Aside from these deaths, other factors have contributed to the “curse” theme surrounding “Glee”: Fans on social media have pointed out several unintentionally foreboding scenes on the show that later panned out in real life.
In the 2013 episode memorializing Monteith and his character, Rivera as Santana sang The Band Perry’s “If I Die Young,” which also includes the line “sink me in the river at dawn.”
Salling’s character predicted in Season 3 that by 2030, he would be in “jail, or dead, or both.” At another point, he had to be persuaded by substitute teacher Holly Holliday (Gwyneth Paltrow) not to make a sex tape with another student, which would constitute child pornography.
There have been other more recent controversies returning “Glee” to headlines. :
In November, Melissa Benoist (shy Marley Rose on seasons 4 and 5) opened up about surviving domestic abuse. Though she never named names, online sleuths pointed out the timeline matched up to her relationship with ex-husband and former “Glee” love interest, Blake Jenner (jock Ryder Lynn).
USA TODAY reached out to Jenner at the time and he has not posted on social media since before Benoist made her announcement.
“Glee” made headlines again this year when season 6 cast member Samantha Ware (Jane Hayward) accused Lea Michele (the ever-obnoxious Rachel Berry) of making “traumatic microaggressions” toward her on set, including a comment about defecating in her wig.
“I listened to these criticisms and I am learning and while I am very sorry, I will be better in the future from this experience,” Michele, 33, wrote in a June 3 Instagram post.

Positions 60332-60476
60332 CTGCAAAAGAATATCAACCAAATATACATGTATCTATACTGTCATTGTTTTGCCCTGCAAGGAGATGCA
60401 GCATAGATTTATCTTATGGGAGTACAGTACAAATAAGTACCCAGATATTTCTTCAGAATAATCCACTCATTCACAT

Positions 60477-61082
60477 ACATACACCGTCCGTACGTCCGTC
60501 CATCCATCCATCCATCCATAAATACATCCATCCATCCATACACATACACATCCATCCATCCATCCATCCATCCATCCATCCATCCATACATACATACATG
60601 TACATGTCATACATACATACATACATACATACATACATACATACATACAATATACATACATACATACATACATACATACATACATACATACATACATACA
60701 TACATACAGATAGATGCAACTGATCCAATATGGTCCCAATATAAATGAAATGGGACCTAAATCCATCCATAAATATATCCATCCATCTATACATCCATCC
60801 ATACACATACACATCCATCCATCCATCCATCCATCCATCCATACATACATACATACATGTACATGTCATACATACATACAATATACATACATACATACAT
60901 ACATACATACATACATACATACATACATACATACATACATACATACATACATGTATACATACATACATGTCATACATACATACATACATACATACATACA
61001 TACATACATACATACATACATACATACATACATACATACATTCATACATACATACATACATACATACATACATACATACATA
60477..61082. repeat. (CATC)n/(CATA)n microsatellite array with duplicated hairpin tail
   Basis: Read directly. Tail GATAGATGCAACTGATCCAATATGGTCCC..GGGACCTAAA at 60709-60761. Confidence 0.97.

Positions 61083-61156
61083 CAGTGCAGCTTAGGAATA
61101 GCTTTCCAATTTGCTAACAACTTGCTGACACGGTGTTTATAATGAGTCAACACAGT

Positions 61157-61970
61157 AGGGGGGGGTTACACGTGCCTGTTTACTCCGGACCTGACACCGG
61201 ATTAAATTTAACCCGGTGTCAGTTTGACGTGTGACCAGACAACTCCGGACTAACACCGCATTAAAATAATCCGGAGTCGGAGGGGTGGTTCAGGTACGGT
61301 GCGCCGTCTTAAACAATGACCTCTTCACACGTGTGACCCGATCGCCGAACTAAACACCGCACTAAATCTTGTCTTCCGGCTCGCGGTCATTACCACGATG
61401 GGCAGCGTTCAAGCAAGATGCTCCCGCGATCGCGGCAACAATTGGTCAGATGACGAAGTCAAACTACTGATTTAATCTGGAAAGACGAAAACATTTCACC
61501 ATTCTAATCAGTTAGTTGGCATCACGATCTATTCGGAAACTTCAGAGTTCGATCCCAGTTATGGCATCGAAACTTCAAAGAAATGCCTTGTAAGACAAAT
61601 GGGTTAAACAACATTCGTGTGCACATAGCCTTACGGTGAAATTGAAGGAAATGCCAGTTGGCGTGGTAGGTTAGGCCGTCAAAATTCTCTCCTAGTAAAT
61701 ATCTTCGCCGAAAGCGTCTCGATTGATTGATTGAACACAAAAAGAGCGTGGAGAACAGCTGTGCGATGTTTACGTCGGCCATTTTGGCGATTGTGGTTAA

Since then, more “Glee” stars have weighed in including Heather Morris (ditzy cheerleader Brittany Pierce), who said Michele was “very much” unpleasant to work with, while Amber Riley (Mercedes Jones) and Alex Newell (Unique Adams) shared GIFs on Twitter that suggested they agreed with Ware’s assessments.
Contributing: Jeremy Childs, Cheri Carlson, Ventura County Star.
If you or someone you know may be struggling with self-harm or suicidal thoughts, you can call the U.S. National Suicide Prevention Lifeline at 800-273-TALK (8255) any time day or night, or chat online.
Crisis Text Line also provides free, 24/7, confidential support via text message to people in crisis when they dial 741741.
This article originally appeared on USA TODAY: Naya Rivera: Latest victim of ‘curse’ of beloved TV musical ‘Glee’?